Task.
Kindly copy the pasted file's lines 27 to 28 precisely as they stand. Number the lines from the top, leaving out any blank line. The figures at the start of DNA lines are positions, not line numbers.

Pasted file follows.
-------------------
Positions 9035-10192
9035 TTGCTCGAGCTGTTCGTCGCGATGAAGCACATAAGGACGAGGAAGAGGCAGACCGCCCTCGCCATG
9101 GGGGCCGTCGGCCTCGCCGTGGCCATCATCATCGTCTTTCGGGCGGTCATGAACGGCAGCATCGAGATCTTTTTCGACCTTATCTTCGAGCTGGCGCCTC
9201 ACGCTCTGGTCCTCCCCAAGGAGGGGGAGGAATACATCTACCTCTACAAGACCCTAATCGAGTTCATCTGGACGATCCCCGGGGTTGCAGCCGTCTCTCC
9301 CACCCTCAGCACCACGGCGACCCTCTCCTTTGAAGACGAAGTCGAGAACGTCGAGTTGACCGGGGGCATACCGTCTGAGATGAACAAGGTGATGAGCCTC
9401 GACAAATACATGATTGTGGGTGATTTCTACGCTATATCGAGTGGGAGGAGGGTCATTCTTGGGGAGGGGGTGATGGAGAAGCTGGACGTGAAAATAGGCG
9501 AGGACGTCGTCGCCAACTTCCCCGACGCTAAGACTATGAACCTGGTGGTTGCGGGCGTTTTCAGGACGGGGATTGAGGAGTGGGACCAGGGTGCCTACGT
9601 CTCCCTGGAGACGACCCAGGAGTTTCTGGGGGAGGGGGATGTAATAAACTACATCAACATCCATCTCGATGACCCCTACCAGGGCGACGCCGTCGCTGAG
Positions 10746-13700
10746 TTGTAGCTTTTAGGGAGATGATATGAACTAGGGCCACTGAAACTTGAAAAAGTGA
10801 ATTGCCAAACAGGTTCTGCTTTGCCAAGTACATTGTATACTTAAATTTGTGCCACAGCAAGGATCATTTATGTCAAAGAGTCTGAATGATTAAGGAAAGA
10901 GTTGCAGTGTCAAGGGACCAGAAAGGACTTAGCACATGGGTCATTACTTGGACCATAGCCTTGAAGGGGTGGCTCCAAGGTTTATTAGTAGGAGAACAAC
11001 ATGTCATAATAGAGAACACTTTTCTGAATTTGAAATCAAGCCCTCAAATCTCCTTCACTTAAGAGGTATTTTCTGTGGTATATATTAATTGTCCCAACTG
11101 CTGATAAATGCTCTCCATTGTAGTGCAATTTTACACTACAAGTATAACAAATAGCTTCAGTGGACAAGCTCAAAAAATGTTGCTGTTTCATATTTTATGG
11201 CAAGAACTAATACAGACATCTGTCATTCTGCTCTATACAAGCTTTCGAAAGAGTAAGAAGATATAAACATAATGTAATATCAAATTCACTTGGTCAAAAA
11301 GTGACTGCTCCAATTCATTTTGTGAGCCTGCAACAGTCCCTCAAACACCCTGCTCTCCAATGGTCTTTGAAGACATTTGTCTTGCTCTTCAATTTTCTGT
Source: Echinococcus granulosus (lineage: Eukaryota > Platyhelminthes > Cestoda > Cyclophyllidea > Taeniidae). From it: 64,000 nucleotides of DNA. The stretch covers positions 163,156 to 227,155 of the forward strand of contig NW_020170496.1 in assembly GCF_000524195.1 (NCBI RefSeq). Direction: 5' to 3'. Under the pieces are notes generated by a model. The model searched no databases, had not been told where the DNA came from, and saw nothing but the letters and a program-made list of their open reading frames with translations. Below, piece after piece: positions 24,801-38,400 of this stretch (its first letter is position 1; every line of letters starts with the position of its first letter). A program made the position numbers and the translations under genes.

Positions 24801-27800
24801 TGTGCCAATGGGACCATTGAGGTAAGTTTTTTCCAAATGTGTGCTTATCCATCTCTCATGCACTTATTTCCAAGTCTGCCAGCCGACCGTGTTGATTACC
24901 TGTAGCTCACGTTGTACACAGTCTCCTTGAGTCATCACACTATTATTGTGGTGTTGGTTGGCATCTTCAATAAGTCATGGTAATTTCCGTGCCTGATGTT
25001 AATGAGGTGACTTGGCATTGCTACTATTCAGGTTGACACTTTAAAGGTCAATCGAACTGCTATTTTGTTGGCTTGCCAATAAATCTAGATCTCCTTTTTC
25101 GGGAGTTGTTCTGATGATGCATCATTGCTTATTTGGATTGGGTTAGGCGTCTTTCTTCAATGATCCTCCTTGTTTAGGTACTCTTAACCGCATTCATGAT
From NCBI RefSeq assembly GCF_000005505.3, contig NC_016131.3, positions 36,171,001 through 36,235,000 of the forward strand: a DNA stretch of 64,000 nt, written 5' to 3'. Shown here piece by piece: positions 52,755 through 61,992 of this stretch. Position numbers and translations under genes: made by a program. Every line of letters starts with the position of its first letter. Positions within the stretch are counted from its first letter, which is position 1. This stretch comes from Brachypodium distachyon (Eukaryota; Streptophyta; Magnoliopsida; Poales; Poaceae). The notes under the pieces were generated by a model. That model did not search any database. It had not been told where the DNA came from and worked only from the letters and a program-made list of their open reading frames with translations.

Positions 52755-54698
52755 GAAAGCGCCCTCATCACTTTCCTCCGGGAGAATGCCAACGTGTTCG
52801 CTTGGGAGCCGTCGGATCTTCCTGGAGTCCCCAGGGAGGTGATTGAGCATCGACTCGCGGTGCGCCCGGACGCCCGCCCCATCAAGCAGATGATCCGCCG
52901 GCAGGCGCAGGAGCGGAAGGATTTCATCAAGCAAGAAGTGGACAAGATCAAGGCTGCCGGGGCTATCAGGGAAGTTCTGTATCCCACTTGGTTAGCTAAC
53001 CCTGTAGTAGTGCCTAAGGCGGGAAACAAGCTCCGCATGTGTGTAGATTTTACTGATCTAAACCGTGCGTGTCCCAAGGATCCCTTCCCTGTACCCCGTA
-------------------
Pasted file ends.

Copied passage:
52901 GCAGGCGCAGGAGCGGAAGGATTTCATCAAGCAAGAAGTGGACAAGATCAAGGCTGCCGGGGCTATCAGGGAAGTTCTGTATCCCACTTGGTTAGCTAAC
53001 CCTGTAGTAGTGCCTAAGGCGGGAAACAAGCTCCGCATGTGTGTAGATTTTACTGATCTAAACCGTGCGTGTCCCAAGGATCCCTTCCCTGTACCCCGTA